In certain contexts I think that would be a good translation but in the context of the Lord's Prayer I don't think so.
"God's will must be done" is not a request while "Let your will be done" is. (Imperative of entreaty.)
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Re: Third Person Imperative

Postby Democritus » Sat May 28, 2005 5:26 am

calvinist wrote: However, these do not seem to carry much "imperative" force, at least to me. They seem to convey more of a wish or desire...


The force of the second person imperative varies a lot, even in English. We call this mood "imperative" but it doesn't always carry the sense of a fiery command. Compare these two imperatives:

1) Sit down. Have some wine.
2) Turn around and get out of my house.

The force of these is not determined only by the grammar, but also by the sense. (2) is much more abrupt but it is exactly the same grammatical mood as (1).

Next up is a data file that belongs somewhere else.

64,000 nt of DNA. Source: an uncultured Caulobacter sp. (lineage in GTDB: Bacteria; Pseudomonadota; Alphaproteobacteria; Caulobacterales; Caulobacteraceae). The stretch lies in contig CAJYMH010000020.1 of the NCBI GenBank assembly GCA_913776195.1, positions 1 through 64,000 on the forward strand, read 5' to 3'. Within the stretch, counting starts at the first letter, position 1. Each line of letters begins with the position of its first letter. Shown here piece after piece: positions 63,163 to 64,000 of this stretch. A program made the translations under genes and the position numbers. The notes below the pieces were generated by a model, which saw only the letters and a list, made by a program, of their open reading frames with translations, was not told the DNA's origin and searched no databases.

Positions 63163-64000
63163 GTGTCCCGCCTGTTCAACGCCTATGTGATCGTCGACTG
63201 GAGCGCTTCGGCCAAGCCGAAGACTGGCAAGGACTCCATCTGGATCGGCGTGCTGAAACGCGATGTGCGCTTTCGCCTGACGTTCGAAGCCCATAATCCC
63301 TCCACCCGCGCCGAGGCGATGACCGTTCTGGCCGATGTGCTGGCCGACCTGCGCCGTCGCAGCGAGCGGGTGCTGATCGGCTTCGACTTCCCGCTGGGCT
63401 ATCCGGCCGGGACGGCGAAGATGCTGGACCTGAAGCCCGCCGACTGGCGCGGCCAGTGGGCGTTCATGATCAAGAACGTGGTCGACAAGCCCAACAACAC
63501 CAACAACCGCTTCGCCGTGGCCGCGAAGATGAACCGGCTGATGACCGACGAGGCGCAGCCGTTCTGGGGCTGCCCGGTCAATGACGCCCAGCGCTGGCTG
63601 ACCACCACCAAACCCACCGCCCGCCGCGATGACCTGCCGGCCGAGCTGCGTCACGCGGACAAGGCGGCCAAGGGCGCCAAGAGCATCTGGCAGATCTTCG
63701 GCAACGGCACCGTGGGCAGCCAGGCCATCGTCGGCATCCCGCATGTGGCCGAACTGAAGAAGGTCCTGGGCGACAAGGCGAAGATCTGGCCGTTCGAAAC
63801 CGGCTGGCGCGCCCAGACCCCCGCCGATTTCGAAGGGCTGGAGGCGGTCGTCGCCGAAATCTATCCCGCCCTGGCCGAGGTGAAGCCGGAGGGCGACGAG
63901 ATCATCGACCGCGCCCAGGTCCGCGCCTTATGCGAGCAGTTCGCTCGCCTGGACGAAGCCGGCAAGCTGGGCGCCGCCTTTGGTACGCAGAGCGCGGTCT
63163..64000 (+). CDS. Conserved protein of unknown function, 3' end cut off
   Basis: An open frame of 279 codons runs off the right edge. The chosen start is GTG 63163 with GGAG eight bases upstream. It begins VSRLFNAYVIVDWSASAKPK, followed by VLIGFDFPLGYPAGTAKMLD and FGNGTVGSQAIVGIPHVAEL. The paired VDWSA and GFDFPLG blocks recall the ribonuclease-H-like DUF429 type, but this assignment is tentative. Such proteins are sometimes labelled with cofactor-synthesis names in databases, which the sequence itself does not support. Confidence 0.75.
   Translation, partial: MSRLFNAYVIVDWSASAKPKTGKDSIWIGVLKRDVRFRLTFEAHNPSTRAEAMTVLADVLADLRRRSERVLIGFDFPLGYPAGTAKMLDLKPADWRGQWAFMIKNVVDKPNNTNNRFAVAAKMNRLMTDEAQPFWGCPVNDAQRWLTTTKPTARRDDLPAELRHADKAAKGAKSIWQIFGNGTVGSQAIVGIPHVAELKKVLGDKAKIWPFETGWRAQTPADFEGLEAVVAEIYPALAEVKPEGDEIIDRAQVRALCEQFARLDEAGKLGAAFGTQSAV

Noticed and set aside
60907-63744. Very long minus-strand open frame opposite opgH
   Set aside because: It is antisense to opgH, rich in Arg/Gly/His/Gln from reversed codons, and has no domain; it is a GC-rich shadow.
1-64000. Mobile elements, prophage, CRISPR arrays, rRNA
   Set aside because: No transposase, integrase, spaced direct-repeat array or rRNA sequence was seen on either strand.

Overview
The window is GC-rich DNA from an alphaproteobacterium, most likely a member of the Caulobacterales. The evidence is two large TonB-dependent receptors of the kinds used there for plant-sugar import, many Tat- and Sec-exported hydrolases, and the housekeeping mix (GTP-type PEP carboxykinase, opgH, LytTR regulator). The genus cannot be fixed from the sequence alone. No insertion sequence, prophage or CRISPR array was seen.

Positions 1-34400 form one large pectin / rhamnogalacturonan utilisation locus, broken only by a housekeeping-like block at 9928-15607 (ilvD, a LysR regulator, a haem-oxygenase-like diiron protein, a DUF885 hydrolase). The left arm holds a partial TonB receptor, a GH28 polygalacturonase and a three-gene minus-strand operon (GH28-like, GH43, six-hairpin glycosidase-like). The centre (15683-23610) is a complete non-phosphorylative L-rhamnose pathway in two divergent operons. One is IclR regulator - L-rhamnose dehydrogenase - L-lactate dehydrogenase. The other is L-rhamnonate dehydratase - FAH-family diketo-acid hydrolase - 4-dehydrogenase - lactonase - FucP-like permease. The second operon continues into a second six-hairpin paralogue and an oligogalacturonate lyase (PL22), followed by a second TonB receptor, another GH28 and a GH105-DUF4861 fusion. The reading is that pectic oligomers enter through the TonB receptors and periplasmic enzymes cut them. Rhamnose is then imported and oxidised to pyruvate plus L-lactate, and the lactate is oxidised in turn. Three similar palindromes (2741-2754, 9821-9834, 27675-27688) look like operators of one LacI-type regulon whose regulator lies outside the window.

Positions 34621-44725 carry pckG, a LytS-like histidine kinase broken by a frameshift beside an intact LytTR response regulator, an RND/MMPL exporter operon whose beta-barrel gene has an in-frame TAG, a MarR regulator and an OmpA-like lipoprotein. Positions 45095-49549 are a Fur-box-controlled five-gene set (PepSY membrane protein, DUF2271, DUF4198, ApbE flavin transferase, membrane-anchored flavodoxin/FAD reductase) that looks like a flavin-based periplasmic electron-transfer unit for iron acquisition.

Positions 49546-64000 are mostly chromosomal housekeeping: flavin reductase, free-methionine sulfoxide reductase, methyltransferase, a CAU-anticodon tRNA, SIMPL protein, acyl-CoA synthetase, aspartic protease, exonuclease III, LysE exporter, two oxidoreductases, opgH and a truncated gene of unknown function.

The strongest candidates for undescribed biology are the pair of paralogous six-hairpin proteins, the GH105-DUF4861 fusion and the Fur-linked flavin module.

I don't know, but I suspect something similar is true of Greek, too. The force will depend a great deal on exactly what is being commanded.... or suggested, as the case may be.
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Re: Third Person Imperative

Postby yadfothgildloc » Sat Jun 04, 2005 2:42 am

Bert wrote:I see what you mean but that does not mean that I agree. :wink:
I guess there is the danger of using English grammar to try and understand the Greek but when I said that the forcefulness of a 2nd and 3rd in Greek could not be identical, I was trying to be logical. You can command the one you are speaking to but a third person imperative is one step removed from that.
You said that the Israelites had no problem directing imperatives to divine beings, but that is not realy the issue.
I don't think that the Israelites were directing comands at God when they directed imperatives at him.
By the way, these are 3rd person imperatives so they are not directed at God but at 1. his name, 2. his kingdom, and 3. his will.
I found that kind of interesting.


Short of the obvious distinction in sense pointed out above ("have some wine" vs. "get out of my house"), I don't think we can know for sure.

In the Lord's Prayer, they are third person. I'm gonna flip through my tan"kh and see what imperatives directed at the Big Guy I can find.